SAN ANTONIO — She's part-cleaning company CEO, part-cancer survivor and part-comedian.

"I'm multi-faceted,” Bernita Ward said. “I tell everyone I'm an entrepre-negro, that's one of my jokes.” 

Her infectious laughter ripples down the hallway of a Converse dental office, where her employees have been at work all morning cleaning every office and exam room.

Life hasn't always been fun for Ward, though. She's a widow who retired from the military and moved to San Antonio so her two adult sons could be treated for lymphoma. 

Soon, doctors diagnosed her with cancer, too. Now all three are in remission, and Ward has changed careers.

"I just found a greater purpose within myself,” she said. “I found out, when I had cancer, that I wasn't living; I was just existing."

So, she gave up her career at a dialysis technician and launched a business.

"And now today I can say that I'm living." 

Ward is living her dream as the founder and sole owner of Kingdom Cleaners, a commercial and residential cleaning company. It’s just three years old, but it grossed more than $1 million in its first year. 

On Wednesday, Ward’s employees were cleaning a dental office in Converse.

"I remember my grandmother said, 'Find something you love, that you can do for free,' and I did that. I love cleaning, I'm a neat freak,” she said. 

Even more impressive: Almost all of her employees used to be homeless. 

So was she. 

"I used to be homeless. So I felt like it was my job, as now I'm in a position where I can help others,” she said, walking the hallway of the medical office. "And I felt the need to go back and get my people, because I used to be them."

Ward has 300 employees servicing 68 clients in San Antonio and 58 more in Houston, with plans to expand into 12 cities nationwide. All the while, she'll be hiring and equipping the homeless everywhere she does business.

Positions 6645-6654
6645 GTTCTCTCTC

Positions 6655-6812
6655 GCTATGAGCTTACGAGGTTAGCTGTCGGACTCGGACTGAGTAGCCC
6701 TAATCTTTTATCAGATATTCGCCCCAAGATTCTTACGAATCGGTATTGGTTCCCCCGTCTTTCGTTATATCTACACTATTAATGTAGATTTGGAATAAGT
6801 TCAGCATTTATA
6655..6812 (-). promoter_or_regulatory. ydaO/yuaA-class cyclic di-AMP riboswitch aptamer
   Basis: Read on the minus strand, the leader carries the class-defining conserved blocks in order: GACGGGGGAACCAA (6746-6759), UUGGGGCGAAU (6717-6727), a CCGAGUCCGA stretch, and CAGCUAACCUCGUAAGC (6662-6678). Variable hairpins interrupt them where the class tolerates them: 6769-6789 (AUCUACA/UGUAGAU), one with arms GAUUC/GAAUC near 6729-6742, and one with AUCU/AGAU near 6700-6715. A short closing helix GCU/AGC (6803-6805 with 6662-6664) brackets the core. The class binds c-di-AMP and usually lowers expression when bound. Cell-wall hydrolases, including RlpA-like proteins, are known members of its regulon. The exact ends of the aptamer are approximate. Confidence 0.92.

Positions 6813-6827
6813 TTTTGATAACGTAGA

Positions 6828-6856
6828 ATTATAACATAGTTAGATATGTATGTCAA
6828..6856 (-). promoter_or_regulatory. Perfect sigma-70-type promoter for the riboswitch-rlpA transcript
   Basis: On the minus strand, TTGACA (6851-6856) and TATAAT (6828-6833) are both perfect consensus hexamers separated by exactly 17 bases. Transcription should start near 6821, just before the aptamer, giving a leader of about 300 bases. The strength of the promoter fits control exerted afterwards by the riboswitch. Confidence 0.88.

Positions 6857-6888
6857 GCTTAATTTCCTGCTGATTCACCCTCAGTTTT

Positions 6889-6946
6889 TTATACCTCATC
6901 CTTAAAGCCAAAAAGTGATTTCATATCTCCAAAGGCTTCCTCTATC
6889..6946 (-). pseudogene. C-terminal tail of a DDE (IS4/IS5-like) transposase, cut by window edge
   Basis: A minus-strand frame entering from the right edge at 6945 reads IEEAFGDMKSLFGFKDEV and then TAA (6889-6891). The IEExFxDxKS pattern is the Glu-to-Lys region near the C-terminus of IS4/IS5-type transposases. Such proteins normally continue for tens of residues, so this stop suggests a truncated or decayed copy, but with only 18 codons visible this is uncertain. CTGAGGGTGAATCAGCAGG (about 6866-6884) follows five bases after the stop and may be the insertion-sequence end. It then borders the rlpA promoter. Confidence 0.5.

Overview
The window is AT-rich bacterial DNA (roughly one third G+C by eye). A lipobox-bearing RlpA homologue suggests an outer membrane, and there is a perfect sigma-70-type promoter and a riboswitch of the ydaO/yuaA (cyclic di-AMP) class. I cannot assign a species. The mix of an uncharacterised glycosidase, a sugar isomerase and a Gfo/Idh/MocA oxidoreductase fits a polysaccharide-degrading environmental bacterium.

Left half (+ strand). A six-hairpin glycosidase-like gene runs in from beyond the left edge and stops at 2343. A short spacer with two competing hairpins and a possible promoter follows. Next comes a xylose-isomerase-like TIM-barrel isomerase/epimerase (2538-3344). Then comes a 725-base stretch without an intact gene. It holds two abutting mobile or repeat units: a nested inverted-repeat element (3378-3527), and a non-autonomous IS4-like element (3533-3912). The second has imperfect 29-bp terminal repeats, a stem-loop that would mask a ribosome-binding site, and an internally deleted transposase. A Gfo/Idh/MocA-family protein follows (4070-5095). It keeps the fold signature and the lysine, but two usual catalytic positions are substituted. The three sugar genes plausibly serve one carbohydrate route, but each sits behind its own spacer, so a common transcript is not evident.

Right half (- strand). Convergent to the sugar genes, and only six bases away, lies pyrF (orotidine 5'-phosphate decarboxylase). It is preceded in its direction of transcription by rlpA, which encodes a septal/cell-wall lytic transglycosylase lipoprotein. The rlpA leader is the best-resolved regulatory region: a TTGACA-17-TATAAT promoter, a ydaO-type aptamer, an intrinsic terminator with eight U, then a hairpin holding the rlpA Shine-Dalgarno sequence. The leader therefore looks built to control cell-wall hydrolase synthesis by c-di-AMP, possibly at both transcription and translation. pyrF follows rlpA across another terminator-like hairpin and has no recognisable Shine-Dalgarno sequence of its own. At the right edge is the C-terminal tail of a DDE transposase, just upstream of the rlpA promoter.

“I go find them under Loop 410, The Bridge, Haven for Hope, Church Under the Bridge… I get them off the street. It’s true! I have a whole slew of witnesses," she said.

The few employees who have not been homeless had second thoughts, but have quickly come to appreciate the concept.

"At first, when she was bringing them in, I was like, 'What are we doing here?'” says Davaughnte Oliver, one of her non-homeless workers. “It took time, but once I adjusted to it, I realize they’re just normal people."

Her clients call Ward's service impeccable, her business model admirable.

"I didn't hesitate. I was excited,” said Connie Guillen, the administrator of the Converse dental office. “I feel like people should have a second chance in life. And she gave them that opportunity."

Ward said her business is a faith-based pursuit, although she doesn’t force her beliefs on any employees. 

“I felt God had a greater purpose for me, and I knew in my heart that God was calling me to this. I knew it.”

She also says her sense of humor has helped her manage setbacks all her life, and now she’s turned that into a profitable pursuit as well, after friends talked her into trying stand-up at a comedy club.

"I went up there and did my five minutes, and killed it. I came off the stage and the manager says, ‘How long you been doing comedy?’ And I said, 'About five minutes.'"

So let's recap: Ward is a cleaning company entrepreneur who's launched a profitable business by re-launching lives, laughing at hardships and leading others to prosperity along the way. 

If that doesn't describe the makeup of someone who makes San Antonio great, what does?